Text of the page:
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How Investment Banks are enhancing staff experiences with automation

Students opting for careers in sales, investment banking, and trading – their numbers are on a decline; a meagre 3% of Harvard graduates opted for careers in the domain. 

The long working hours characteristic of the industry doesn’t help. Fresh graduates want to experience life, not to commit to wage slavery right out of school. Prominent industry personnel, however, are moving towards effecting changes in the present culture. Burnout looms dark and ominous, over the heads of junior bankers – and automation is the solution to take some of the work off of their shoulders. 

Several clients were experiencing the advantages of automation in other aspects of their businesses, driven mainly by conventional automation programs led by a center of excellence.  

However, an interesting trend has surfaced over the course of the previous year, with an increasing number of these organizations now empowering their staff to obtain the advantages of automation for themselves through big-scale, citizen driven, automation programs. 

Via citizen development programs, staff at these investment banking firms are being provided with the low-code tools and knowledge to begin developing automations for self-use and for their teams. These staff now have the capacity to apply the advantages of automation to the monotonous tasks they carry out everyday, giving them the space and time for higher value work. 

Advantages of citizen-driven automation 

There are several reasons why organizations are welcoming citizen development as an aspect of their automation strategy. 

To begin with, being reliant only on a COE to produce automations for staff can develop bottlenecks. In every business, there are countless monotonous tasks being performed by staff every day. 

Most of these easier tasks, however, will never be assigned priority by the COE and its resources. Therefore, there is the prospect for staff members to address these prospective automation avenues for themselves via citizen-driven automation. 

In many scenarios, customers have also identified the opportunity for business users to be able to swiftly alter workflows to meet demands of evolving business cases. For instance, it becomes tiresome to have junior bankers ask for workflow modifications each time they begin a new deal or project and need to include these new datasets into workflows. Citizen-driven automation gives the flexibility business users need to swiftly adapt to a plethora of evolving business cases.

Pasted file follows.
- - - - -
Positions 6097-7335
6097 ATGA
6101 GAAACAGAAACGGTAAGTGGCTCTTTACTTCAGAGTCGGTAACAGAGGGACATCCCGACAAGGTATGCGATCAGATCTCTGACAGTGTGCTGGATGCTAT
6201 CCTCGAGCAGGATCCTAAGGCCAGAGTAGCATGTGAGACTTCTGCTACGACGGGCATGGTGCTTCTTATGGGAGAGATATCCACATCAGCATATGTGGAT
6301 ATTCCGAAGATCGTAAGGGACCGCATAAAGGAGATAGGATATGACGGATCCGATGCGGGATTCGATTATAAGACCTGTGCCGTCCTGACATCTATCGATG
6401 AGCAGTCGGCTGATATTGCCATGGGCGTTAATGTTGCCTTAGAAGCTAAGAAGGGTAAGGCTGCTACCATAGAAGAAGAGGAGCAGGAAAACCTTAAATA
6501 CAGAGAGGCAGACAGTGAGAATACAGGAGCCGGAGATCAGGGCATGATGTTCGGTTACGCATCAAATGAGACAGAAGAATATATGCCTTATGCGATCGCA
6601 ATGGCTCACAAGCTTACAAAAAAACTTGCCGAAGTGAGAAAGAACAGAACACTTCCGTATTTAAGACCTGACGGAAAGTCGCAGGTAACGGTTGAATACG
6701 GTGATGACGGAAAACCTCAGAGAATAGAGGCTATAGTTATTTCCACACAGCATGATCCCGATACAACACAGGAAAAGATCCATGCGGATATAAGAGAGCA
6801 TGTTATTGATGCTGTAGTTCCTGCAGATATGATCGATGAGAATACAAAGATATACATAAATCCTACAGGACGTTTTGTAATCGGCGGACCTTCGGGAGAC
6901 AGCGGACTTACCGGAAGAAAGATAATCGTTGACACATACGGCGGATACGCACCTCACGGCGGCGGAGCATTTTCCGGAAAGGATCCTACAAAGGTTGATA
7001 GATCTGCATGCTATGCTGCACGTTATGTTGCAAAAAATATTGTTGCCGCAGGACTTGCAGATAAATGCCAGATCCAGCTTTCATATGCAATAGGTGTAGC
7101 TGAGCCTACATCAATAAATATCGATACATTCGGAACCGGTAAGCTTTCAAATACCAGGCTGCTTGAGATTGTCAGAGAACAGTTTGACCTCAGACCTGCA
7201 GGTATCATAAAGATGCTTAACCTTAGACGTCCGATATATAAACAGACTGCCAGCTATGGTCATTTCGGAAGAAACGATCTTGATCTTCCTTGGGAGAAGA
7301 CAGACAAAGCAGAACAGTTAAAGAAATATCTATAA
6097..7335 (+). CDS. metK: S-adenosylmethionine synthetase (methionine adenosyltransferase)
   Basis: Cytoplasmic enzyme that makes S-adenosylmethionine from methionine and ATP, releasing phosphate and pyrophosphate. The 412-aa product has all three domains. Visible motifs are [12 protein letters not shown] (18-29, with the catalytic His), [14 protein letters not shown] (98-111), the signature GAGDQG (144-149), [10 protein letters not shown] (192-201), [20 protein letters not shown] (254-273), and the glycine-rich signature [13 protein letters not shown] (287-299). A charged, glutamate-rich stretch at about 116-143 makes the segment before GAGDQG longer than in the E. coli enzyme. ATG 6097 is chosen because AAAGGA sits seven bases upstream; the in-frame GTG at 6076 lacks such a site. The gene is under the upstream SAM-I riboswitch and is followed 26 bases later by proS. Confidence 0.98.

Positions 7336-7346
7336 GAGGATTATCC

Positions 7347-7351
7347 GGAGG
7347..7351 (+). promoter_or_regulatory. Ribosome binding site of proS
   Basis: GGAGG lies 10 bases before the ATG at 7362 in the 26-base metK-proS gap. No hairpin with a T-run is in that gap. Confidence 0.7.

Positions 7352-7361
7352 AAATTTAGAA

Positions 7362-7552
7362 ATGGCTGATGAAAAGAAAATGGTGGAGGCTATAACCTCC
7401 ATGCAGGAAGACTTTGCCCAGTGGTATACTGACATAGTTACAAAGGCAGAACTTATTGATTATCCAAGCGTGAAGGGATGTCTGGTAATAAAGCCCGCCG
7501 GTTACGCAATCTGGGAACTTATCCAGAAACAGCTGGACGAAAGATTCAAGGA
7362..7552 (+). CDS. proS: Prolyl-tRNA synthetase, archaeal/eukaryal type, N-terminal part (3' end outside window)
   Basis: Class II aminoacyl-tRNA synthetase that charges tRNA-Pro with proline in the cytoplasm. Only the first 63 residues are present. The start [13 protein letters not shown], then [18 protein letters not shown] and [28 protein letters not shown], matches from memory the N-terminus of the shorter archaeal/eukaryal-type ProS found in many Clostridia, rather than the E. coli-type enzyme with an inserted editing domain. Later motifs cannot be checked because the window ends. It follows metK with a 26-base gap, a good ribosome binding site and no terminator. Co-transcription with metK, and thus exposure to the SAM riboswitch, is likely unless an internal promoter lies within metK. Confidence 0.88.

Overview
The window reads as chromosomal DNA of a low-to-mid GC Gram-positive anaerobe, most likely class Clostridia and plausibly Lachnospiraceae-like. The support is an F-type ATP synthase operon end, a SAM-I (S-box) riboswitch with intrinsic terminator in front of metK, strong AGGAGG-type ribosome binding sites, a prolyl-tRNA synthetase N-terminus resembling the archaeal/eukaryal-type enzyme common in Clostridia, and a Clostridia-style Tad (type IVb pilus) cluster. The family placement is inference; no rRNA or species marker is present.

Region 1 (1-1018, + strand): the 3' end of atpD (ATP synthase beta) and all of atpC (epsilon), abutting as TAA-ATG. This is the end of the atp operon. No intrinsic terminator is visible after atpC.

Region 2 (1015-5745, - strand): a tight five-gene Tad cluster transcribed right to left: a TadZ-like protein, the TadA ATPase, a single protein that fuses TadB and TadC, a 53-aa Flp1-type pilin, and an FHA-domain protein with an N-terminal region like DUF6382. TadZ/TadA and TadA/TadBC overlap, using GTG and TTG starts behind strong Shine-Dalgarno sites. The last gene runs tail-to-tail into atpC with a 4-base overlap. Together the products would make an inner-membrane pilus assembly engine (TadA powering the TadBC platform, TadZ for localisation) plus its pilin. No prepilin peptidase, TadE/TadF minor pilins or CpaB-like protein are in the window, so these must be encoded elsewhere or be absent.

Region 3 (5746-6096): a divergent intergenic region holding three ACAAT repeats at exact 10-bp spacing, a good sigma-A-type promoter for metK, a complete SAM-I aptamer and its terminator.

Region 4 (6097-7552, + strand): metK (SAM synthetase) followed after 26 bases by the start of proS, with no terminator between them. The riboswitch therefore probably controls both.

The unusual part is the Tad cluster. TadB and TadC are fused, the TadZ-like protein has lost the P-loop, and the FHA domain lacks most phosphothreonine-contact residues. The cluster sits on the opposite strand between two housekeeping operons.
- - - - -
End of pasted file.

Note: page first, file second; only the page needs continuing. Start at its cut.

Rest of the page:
Lastly, many organizations are reaching out to citizen developers as a vital pillar in the labor force of the future. With an increasing number of digital natives coming into the labor force annually, access to low code/no code tools to improve productivity has become a set expectation in the workplace. 

Enhancing the staff experience 

For the aforementioned reasons, combined with their exhaustive workload, render junior bankers an ideal fit for citizen development. With the capability to develop automations for themselves (which can be achieved with Ui Path Studio X), front office teams scattered throughout industry are saving thousands of man hours spent on: 

  • Delivering weekly trading updates 
  • Developing pitch books for customer meetings 
  • Delivering trading comps to customers 
  • Developing public information books (PIBs) 
  • Collating working group lists 
  • Format of earnings models 

These use cases are indicative of a mere portion of the ways how junior bankers are utilizing UIPath, but the advantages of citizen-driven automation are paying off in several ways. Junior bankers are getting their time back, enabling them to concentrate on tasks of increased value that are customer facing, and experience improved collaboration with their teammates. All of these have a discernible influence on the staff experience and in enhancing their work-life balance. 



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